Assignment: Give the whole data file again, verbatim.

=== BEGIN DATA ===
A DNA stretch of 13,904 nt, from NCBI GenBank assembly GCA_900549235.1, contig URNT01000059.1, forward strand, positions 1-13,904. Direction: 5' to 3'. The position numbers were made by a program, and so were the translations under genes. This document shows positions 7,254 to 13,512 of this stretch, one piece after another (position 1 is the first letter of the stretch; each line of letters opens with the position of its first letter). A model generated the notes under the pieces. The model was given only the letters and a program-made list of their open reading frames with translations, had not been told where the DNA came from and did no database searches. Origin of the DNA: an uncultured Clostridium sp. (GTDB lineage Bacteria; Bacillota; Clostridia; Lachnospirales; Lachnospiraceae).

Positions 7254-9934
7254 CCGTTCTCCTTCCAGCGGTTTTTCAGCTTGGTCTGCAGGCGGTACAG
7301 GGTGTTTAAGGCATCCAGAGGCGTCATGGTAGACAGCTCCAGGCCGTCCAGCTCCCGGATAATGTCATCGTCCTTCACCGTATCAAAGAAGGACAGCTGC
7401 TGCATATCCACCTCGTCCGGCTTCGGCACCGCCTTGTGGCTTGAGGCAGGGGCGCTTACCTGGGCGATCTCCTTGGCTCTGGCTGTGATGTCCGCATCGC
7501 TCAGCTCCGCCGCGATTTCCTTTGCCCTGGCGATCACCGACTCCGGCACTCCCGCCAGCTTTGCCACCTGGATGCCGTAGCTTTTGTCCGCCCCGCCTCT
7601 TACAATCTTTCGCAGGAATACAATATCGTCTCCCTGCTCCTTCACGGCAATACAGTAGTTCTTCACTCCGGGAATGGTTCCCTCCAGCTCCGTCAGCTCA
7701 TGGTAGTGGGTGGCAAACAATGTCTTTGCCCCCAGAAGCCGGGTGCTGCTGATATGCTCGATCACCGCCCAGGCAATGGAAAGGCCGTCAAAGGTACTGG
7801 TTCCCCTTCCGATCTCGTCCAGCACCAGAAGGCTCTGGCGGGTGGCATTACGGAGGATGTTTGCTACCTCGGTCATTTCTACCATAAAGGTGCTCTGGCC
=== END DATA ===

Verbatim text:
A DNA stretch of 13,904 nt, from NCBI GenBank assembly GCA_900549235.1, contig URNT01000059.1, forward strand, positions 1-13,904. Direction: 5' to 3'. The position numbers were made by a program, and so were the translations under genes. This document shows positions 7,254 to 13,512 of this stretch, one piece after another (position 1 is the first letter of the stretch; each line of letters opens with the position of its first letter). A model generated the notes under the pieces. The model was given only the letters and a program-made list of their open reading frames with translations, had not been told where the DNA came from and did no database searches. Origin of the DNA: an uncultured Clostridium sp. (GTDB lineage Bacteria; Bacillota; Clostridia; Lachnospirales; Lachnospiraceae).

Positions 7254-9934
7254 CCGTTCTCCTTCCAGCGGTTTTTCAGCTTGGTCTGCAGGCGGTACAG
7301 GGTGTTTAAGGCATCCAGAGGCGTCATGGTAGACAGCTCCAGGCCGTCCAGCTCCCGGATAATGTCATCGTCCTTCACCGTATCAAAGAAGGACAGCTGC
7401 TGCATATCCACCTCGTCCGGCTTCGGCACCGCCTTGTGGCTTGAGGCAGGGGCGCTTACCTGGGCGATCTCCTTGGCTCTGGCTGTGATGTCCGCATCGC
7501 TCAGCTCCGCCGCGATTTCCTTTGCCCTGGCGATCACCGACTCCGGCACTCCCGCCAGCTTTGCCACCTGGATGCCGTAGCTTTTGTCCGCCCCGCCTCT
7601 TACAATCTTTCGCAGGAATACAATATCGTCTCCCTGCTCCTTCACGGCAATACAGTAGTTCTTCACTCCGGGAATGGTTCCCTCCAGCTCCGTCAGCTCA
7701 TGGTAGTGGGTGGCAAACAATGTCTTTGCCCCCAGAAGCCGGGTGCTGCTGATATGCTCGATCACCGCCCAGGCAATGGAAAGGCCGTCAAAGGTACTGG
7801 TTCCCCTTCCGATCTCGTCCAGCACCAGAAGGCTCTGGCGGGTGGCATTACGGAGGATGTTTGCTACCTCGGTCATTTCTACCATAAAGGTGCTCTGGCC